‘A Dog’s Purpose’ is adorable, but forgettable

Bryce Gheisar hangs out with his pet in “A Dog’s Purpose.” (Joe Lederer/Universal Studios via AP)

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Bryce Gheisar hangs out with his pet in “A Dog’s Purpose.” (Joe Lederer/Universal Studios via AP)

Screenwriter Paddy Chayefsky said there are two kinds of scenes in screenplays: “the Pet the Dog scene and the Kick the Dog scene.” Canine love letter “A Dog’s Purpose” manages to work in both. You might be surprised that this sappy, family-friendly tribute to man’s best friend kills its main character within mere moments. A stray puppy is snapped up by an evil, net-wielding dog catcher, and soon he’s off to that nice farm in the sky, before his rebirth. This serves as the starting point for the circle of life and metaphysical journey of our puppy protagonist.

From a Judeo-Christian perspective, the prevailing notion may be that all dogs indeed go to heaven, but “A Dog’s Purpose,” based on the book by W. Bruce Cameron, directed by Lasse Hallstrom, takes a different approach, suggesting that dogs are constantly reincarnated. We follow the lives of a pup voiced by Josh Gad: first, briefly, the stray puppy; then a red retriever named Bailey in the 1960s and ’70s; Ellie, a German Shepherd K-9 police dog; Tino, a chubby ’80s corgi; and finally Buddy, a neglected St. Bernard with a long road home.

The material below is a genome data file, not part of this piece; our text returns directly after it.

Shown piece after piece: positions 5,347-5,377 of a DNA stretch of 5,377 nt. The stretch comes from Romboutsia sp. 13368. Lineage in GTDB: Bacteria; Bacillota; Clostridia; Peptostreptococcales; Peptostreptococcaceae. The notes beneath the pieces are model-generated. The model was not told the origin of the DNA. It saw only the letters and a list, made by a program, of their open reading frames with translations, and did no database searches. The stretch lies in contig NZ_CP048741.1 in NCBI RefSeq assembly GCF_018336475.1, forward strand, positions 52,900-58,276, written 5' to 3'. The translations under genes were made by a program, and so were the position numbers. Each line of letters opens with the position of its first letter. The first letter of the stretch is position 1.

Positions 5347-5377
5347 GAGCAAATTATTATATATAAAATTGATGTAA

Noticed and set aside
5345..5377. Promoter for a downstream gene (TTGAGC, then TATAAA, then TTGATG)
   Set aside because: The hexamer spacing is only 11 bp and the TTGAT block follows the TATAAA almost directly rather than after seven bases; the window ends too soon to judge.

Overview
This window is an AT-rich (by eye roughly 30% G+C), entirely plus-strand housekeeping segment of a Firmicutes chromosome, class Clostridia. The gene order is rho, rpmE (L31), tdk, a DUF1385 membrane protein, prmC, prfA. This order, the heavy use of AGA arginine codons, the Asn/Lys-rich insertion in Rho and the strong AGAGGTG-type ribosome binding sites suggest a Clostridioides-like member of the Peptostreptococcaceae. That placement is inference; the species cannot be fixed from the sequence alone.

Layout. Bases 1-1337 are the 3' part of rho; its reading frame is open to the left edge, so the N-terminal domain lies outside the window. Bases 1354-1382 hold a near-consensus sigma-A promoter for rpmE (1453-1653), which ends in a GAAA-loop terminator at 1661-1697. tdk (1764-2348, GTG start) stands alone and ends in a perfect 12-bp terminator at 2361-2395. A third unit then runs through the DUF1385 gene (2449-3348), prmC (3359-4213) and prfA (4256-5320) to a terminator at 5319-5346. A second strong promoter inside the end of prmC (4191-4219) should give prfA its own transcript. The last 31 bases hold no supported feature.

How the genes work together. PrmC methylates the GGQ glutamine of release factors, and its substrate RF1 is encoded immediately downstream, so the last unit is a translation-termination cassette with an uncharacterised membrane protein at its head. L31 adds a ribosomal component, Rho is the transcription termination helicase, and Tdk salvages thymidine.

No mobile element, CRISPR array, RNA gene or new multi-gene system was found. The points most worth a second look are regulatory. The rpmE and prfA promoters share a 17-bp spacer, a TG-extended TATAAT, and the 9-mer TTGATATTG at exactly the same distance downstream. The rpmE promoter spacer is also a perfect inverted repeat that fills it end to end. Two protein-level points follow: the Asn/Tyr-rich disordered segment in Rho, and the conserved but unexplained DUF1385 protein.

The section dedicated to Bailey and his boy Ethan (Bryce Gheisar, then K.J. Apa), takes place in a “Pleasantville”-inspired simulacrum of midcentury Americana. It feels odd, cramming in dramatics of first loves, alcoholic fathers and tragic events, all of which isn’t supported by the omnibus format of the film, which requires a kind of shallow, pat storytelling that’s all about short, endearing dog anecdotes.

The real problem here, though, is that it’s painfully cheesy pablum, relying on hokey burger joint and Friday night football game stereotypes to take the place of character development. It falls back on the kind of hackneyed cliches endemic to rose-colored, nostalgia-heavy images of the kind of “America” people cite when they argue that this country needs to be great, again.

There is a late-breaking scandal harshing the buzz around this feel-good animal flick, involving a troubling TMZ video of a reluctant dog, an aggressive trainer and a dangerous water stunt. This does threaten the possible success of the film, but the fact remains that with or without a scandal, what was there in the first place has all the emotional resonance of a dog-themed novelty coffee table book. Adorable, but ultimately forgettable.

MOVIE REVIEW

“A Dog’s Purpose”

Grade: C

Starring Dennis Quaid, Josh Gad and Bryce Gheisar. Directed by Lasse Hallstrom.

Rated PG for thematic elements and some peril. Check listings for theaters. 2 hours.

Bottom line: The format of the film is a shallow, pat storytelling